What counts as being a resident, for purposes of divorce? If you have permanent residence, that definitely counts. If you just went there for a week-long trip on a tourist visa, and you decide during your trip that you suddenly want to get divorced, the court will probably refuse to see your case and tell you to go apply for divorce in your home country. This is assuming no unusual complications - for example if you are being abused by your spouse, and during the trip request asylum as well as a divorce, there might be special laws covering that. But that is not the sort of situation one imagines when talking about a simple divorce. Anything less than permanent residence, but more than short vacations (such as students or temporary workers) will depend heavily on the local laws and the attitudes of the court.

What happens if one of us applies for divorce in our country of birth?

You will go into divorce proceedings according to the laws of your home country. If you are not present while your spouse applies for divorce, then the case might be resolved to your disadvantage, or you might be ordered by the court to appear and incur additional penalties for failing to. Assets will be divided according to the court's decision, although if you have assets in foreign countries, the court may have difficulty enforcing their ruling on those.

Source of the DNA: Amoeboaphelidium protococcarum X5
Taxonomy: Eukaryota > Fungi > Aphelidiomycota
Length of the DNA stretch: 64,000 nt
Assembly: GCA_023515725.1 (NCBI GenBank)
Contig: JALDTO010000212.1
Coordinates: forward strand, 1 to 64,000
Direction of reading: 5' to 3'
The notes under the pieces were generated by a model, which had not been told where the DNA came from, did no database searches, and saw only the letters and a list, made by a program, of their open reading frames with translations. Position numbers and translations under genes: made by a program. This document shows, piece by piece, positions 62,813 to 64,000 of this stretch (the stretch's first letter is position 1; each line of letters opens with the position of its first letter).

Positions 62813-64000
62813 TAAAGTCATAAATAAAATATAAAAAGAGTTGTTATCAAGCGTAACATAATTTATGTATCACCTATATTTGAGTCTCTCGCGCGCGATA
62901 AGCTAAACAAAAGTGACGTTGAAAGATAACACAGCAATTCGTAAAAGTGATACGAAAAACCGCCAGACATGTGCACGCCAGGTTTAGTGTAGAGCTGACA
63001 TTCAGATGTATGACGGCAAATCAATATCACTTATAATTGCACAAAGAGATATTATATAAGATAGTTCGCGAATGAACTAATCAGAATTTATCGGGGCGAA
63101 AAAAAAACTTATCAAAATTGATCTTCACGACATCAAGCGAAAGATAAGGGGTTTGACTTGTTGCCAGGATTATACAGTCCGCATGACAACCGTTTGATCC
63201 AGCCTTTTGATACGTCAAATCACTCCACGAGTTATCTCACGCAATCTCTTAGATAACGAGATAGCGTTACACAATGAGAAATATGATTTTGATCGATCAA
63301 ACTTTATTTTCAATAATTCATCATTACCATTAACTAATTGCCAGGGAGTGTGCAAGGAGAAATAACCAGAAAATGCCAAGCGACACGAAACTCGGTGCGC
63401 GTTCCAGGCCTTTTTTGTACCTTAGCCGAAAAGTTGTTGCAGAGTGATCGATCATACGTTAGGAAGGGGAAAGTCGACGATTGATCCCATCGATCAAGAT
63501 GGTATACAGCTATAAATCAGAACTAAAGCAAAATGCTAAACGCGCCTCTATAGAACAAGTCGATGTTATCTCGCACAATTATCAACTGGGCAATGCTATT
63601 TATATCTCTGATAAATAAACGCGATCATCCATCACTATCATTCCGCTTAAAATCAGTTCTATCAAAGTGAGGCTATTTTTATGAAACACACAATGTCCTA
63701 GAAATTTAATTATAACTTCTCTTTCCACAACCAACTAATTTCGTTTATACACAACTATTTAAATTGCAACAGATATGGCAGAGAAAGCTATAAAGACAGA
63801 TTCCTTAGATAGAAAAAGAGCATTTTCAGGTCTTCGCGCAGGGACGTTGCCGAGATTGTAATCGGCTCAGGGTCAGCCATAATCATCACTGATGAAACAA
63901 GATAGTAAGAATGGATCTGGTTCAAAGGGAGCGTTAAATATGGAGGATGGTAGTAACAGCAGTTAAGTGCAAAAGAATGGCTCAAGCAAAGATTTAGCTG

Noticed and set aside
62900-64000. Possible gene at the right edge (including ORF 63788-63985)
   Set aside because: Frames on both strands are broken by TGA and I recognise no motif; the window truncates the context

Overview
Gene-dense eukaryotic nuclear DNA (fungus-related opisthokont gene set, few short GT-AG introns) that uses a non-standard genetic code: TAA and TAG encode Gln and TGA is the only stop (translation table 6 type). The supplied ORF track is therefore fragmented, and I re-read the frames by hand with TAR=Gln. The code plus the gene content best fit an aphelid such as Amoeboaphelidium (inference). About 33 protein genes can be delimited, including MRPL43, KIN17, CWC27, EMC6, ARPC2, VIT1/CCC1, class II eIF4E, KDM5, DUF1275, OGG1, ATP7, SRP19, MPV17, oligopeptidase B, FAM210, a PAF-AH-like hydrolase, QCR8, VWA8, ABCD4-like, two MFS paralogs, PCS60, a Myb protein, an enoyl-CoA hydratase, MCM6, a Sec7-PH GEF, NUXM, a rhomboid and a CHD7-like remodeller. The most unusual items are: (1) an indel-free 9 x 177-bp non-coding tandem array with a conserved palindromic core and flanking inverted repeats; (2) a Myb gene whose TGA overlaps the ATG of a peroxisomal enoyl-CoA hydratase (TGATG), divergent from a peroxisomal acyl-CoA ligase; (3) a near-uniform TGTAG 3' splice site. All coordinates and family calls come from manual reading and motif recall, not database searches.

The foreign country will recognize this divorce unless there is an exceptional situation, such as the divorce being considered unjust (usually not the case). The foreign country might take time to find out about it, so you could conceivably claim to be still married, but that would be fraud and you would get punished when eventually discovered.

Our marriage is doing well but it is still young, and even though we both trust each other but we both don’t believe in absolute trust due to life lessons.

Well, I would say if you don't really trust the person, you shouldn't marry them, but it's not my place to tell you how to live your life. However, if you want detailed information how divorce is handled, you have to consult with divorce lawyers in both your home country, as well as the country you are going to. On this site we can only give general answers, and the specifics of your situation can make a huge difference in this case.

I would have entered into a domestic contract before marriage (pre-nup) if my country of birth laws were different to protect any assets I brought into the relationship.

You can enter a post-nuptial contract as well, it's not that different from a pre-nup. Keep in mind however that in some countries such as the US, those contracts may not hold as much weight as you think. It's not unheard of for courts to simply tear up the pre-nup and just rule however they want anyway. The divorcees can always claim the pre-nup was signed under duress or is unfair, which would invalidate the contract. Some divorce courts have strong opinions about what is considered a fair divorce, and if the court is intent on distributing your assets a certain way, the pre-nup isn't going to stop them.